To appreciate, Alvie Singer’s observation that ‘the ethics of politicians are a notch below child molester’ and is, generally speaking, not merely a figure of speech, and that lowered expectations are called for, until public service is no longer a matter of wolves dressed in sheepish grin clothes.

To proffer thoroughbred solutions occasionally, rather than flogging the same old nagging nightmares of human consciousness; and to be something other than a face-saddle to high-ridin’ ideologues – Ichabod Cranes riding roughshod through the woods so dark and deep, an’ never a promise do they keep.

To re-read and revisit in my mind, and review old college notes, on alternate civilizations, like the Mbuti pygmies of the Ituri forest or the matrilineal peace of Çatal Höyük, for clues to contagious cooperation and the means to a pandemic of the dissed ease call grace, that tempest of the soul that resolves with monster and master striding hand-in-hand in the om-ambulance of love.  (Yuh, okay, go ahead and pop me in the chops; I’ll even turn the other cheek.)

To question authority and to assume that the bustards are lying until they prove otherwise.  Bin Laden is dead? Prove it. What do you mean you lost the DNA and photos?  The FBI had identified the beheading ISIS Brit? Okay.  What’s his name then? MH17 was shot down by the Russkies or their rebels?  Fine. Let’s see the images from the US satellites directly overhead that day. No worries, mate

To listen more. To others. To myself. To the music of the spheres.

To laugh more. With my kids, especially.  But to wean myself from the sardonic and sarcastic – the way a heroin junkie does with methadone – with a view to finally kicking the expensive habit altogether. And to accept there may be setbacks.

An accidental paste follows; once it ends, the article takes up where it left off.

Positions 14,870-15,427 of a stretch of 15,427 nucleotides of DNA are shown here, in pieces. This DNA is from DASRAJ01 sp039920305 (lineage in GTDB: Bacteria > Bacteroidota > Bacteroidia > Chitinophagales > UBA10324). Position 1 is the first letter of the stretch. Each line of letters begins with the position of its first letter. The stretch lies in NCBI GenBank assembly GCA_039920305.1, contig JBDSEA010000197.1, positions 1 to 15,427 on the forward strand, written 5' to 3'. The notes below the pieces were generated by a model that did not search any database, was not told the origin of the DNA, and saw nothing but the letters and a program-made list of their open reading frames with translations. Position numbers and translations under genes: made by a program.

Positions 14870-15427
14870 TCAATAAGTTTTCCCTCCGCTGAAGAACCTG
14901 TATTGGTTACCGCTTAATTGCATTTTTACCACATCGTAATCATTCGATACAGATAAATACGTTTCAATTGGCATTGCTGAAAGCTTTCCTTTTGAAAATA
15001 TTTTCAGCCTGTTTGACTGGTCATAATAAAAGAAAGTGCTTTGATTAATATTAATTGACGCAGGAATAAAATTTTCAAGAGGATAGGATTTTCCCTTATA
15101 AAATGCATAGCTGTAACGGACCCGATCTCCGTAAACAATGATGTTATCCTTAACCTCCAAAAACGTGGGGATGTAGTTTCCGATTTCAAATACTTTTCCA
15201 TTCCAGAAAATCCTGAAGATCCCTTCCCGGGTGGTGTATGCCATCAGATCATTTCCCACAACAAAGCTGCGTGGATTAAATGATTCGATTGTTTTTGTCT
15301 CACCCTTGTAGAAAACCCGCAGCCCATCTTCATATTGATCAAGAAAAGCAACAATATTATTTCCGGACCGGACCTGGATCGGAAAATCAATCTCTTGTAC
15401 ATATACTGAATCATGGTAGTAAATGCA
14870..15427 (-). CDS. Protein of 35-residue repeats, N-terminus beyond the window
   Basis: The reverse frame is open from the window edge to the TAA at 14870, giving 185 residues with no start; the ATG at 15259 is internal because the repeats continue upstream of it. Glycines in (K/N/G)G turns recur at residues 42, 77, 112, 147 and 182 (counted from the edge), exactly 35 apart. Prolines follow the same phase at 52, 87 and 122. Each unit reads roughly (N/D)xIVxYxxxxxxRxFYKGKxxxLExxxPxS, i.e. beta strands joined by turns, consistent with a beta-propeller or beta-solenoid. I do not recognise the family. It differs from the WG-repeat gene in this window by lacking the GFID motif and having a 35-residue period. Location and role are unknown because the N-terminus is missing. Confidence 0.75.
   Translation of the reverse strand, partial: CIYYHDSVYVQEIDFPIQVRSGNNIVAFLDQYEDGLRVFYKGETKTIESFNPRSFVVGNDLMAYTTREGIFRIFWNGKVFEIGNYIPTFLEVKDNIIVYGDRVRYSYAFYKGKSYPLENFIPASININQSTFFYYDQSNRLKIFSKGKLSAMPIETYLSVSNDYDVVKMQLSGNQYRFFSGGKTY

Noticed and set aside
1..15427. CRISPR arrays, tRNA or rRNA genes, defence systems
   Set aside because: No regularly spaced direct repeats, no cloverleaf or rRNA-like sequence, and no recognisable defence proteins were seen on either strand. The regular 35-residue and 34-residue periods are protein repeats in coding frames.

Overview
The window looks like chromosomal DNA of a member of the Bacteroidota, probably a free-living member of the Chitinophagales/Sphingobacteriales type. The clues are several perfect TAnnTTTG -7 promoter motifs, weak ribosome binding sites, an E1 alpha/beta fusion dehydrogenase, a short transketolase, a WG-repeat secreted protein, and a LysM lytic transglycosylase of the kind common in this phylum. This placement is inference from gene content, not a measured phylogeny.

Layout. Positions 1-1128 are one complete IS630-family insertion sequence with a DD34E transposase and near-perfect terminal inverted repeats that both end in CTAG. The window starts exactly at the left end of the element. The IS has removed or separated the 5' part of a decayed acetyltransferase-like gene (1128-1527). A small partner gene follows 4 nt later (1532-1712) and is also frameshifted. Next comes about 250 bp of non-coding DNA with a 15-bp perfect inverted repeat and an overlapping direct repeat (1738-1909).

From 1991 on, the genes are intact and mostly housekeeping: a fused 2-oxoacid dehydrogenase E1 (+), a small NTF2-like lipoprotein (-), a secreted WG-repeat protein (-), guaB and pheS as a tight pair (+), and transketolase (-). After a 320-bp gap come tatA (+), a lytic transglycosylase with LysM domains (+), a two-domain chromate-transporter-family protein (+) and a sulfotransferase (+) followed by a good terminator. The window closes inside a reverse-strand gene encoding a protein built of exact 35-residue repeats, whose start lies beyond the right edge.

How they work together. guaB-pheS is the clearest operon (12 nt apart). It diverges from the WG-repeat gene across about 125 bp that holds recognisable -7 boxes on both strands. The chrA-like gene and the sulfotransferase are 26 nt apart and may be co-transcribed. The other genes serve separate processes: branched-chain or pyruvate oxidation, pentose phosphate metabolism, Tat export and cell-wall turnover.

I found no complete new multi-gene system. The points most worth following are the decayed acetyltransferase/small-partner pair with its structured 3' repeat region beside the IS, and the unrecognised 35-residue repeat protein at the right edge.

To question the courage of the myriad conspiracy fearists (who Truthers refer to as Fearies) who live in a world surrounded by collusion and corruption, and who hide behind Enlightenment reasoning, the way Pangloss hid behind the curtain as Lady Godiva passed on her way to the chocolate factory (the question is: Willy Wonka?). I’m in neither camp, but frankly the Bush torture regime did us a favor.  Because if not for the dark deeds of Guantanamo, there’s no way the 9/11 story holds up under scrutiny. I mean, you have to think they’re not torturing the Triffids for nothing, right? Right?

To remember as I look and smile at the ‘hand-made’ kilims hanging on my wall, which I purchased years ago in the Grand Bazaar, that tiny little hands wove the hairs of grazing beasts, in a bizarre system of slave production, conspicuous consumption, and unreflective showoffmanship. And, of course, there are lots of tiny hands piecing together my better life.

To have the courage to love, to wear the Other’s shoes, and to be strong enough not to hate, at least, as Dylan sings, most of the time.

To marvel anew, when I gaze upon a Christmas tree and see in its twinkling lights and colors an image not of Man but of the cosmos to which we belong. (O Tannenbaum, indeed!)

And finally, I resolve to lose weight, exercise more, learn to read French, go green, and survive yet another year of spies, lies, and the Earth’s demise. In my beginning is my end, writes T.S. Eliot, but also, in my end is my beginning. There’s lots of lines in between.